Praxis has thrown down a serious contender to anyone looking to convert their 10-speed mountain bike to a 1x setup with their new Wide Range Cassette, and it’s not even limited to 1x drivetrains.
By creating a complete cassette, Praxis avoids any odd jumps in tooth counts between cogs and can build the entire piece into a more solid, cohesive unit rather than a cobbled together assortment of adapters. The tooth counts are 11-13-15-17-19-21-24-28-34-40, providing a usable range comparable to the new Shimano XTR and most conversions currently on the market.
Praxis’ Adam Haverstock says “a current 10-speed derailleur can hit 40 teeth with no problems and no adapters, so we stuck with that since it’s meet the needs of a majority of riders. That doesn’t mean they’re not looking at a 42 option in the future, but we wanted to start with a solution that works for most people.”
Cogs 11 through 28 are built into two clusters of stamped steel, and the upper two (34 and 40) are on a third cluster and are made of 7075-T6 with an un-dyed hard anodization process.
They’re also looking at doing a cold forged upper piece with the two largest cogs. After all, that’s the process they use for their chainrings. But that requires tooling, which takes time, and they wanted to get these out for the summer riding season.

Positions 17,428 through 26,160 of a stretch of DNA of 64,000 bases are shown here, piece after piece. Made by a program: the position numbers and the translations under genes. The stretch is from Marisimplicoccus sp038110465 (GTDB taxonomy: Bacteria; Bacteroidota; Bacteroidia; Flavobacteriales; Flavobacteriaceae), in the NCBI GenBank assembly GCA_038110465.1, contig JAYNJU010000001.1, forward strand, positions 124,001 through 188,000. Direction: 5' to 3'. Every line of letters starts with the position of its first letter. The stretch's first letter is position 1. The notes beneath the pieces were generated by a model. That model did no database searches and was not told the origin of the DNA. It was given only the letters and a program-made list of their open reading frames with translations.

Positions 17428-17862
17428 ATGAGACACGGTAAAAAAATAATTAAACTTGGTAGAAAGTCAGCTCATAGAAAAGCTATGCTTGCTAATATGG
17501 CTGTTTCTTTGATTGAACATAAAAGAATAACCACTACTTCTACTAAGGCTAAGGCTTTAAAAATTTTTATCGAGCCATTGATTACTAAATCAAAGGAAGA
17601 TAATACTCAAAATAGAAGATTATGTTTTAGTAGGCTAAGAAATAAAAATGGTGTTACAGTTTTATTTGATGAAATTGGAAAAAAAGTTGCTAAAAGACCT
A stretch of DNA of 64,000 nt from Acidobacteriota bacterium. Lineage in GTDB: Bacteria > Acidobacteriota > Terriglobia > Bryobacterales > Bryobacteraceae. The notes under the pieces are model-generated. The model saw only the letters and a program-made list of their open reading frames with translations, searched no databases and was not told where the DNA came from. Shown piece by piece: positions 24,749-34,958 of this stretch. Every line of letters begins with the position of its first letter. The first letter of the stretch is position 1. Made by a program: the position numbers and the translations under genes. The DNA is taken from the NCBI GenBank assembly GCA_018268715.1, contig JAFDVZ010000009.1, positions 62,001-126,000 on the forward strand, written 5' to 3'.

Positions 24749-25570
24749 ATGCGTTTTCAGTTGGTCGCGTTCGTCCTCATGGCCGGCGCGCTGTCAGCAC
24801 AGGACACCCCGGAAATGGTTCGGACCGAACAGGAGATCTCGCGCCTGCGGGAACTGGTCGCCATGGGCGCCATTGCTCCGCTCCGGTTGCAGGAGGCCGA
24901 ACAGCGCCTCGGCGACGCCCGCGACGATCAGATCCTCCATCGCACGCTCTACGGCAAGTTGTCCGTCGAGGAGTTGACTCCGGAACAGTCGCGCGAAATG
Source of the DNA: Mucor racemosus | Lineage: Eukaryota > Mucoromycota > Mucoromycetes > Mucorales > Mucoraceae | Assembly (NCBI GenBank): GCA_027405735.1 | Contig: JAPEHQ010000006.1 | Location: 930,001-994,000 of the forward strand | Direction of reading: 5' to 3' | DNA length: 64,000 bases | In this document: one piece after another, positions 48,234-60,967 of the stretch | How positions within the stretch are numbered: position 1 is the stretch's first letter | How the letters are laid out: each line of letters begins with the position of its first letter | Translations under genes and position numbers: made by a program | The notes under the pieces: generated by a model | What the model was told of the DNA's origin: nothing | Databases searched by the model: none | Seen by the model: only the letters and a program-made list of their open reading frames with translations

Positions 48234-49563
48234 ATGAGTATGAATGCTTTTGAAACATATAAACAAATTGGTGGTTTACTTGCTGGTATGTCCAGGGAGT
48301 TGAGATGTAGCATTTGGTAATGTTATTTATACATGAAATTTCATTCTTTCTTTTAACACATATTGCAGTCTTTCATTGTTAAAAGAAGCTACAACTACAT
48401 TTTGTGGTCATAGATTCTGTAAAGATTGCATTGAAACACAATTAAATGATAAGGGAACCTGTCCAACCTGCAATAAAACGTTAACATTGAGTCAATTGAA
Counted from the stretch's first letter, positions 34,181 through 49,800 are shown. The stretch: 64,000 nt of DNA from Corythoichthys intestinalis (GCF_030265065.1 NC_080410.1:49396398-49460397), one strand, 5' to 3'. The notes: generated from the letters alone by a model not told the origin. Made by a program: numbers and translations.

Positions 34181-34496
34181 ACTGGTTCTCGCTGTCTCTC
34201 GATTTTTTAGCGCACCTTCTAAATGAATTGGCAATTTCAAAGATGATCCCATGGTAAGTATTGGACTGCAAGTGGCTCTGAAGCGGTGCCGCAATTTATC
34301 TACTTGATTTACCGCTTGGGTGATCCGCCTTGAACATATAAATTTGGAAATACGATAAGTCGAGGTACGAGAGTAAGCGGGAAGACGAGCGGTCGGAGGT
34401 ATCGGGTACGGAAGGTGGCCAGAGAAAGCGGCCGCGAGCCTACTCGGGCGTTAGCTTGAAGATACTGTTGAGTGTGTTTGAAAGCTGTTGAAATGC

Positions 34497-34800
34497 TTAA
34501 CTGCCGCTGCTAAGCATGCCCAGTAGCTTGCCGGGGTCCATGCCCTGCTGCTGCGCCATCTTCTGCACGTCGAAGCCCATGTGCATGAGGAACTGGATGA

They’re compatible with SRAM and Shimano parts, long or mid cage rear derailleurs only. Haverstock says it’ll work just fine with a 2×10 system, too, increasing the range further.
Claimed weight is 320g, price is $129.99 and they’re planned for launch on June 1.
The Turn Girder MTB cranksets, which just launched in December, get a new 94 BCD to fit as little as a 28 tooth chainring.
They’re also adding a Boost crankset that gets an offset spider to push the chainline out a couple millimeters to 52mm…for now. Rumor has it the official recommendations from engineers behind the Boost bikes are still finalizing a final chainline standard for Boost 148 rear ends standard. For now, that number’s sitting at 52mm.
The Girder 2D is a new little brother to the 3D hollow forged M30, which will be less expensive and comparable to an X7/Deore crankset. The spider options will be the same as the M30, including 1x, 2x and Boost. The Zayante road cranks also gain a 2D forged version. Look for those to add about 50 grams over the 3D hollow forged models, but that number could change once final tooling is done. The goal was to provide a more cost effective solution for their OEM customers, but they’ll be available aftermarket also.
The Zayante road crankset is gaining a 40 and 42 tooth narrow wide single ring, and those rings will also be sold aftermarket for anyone wanting to turn their road or cyclocross bike into a CX1-like drivetrain. Chainring is $80, and they’ll mount to any 110BCD crankset.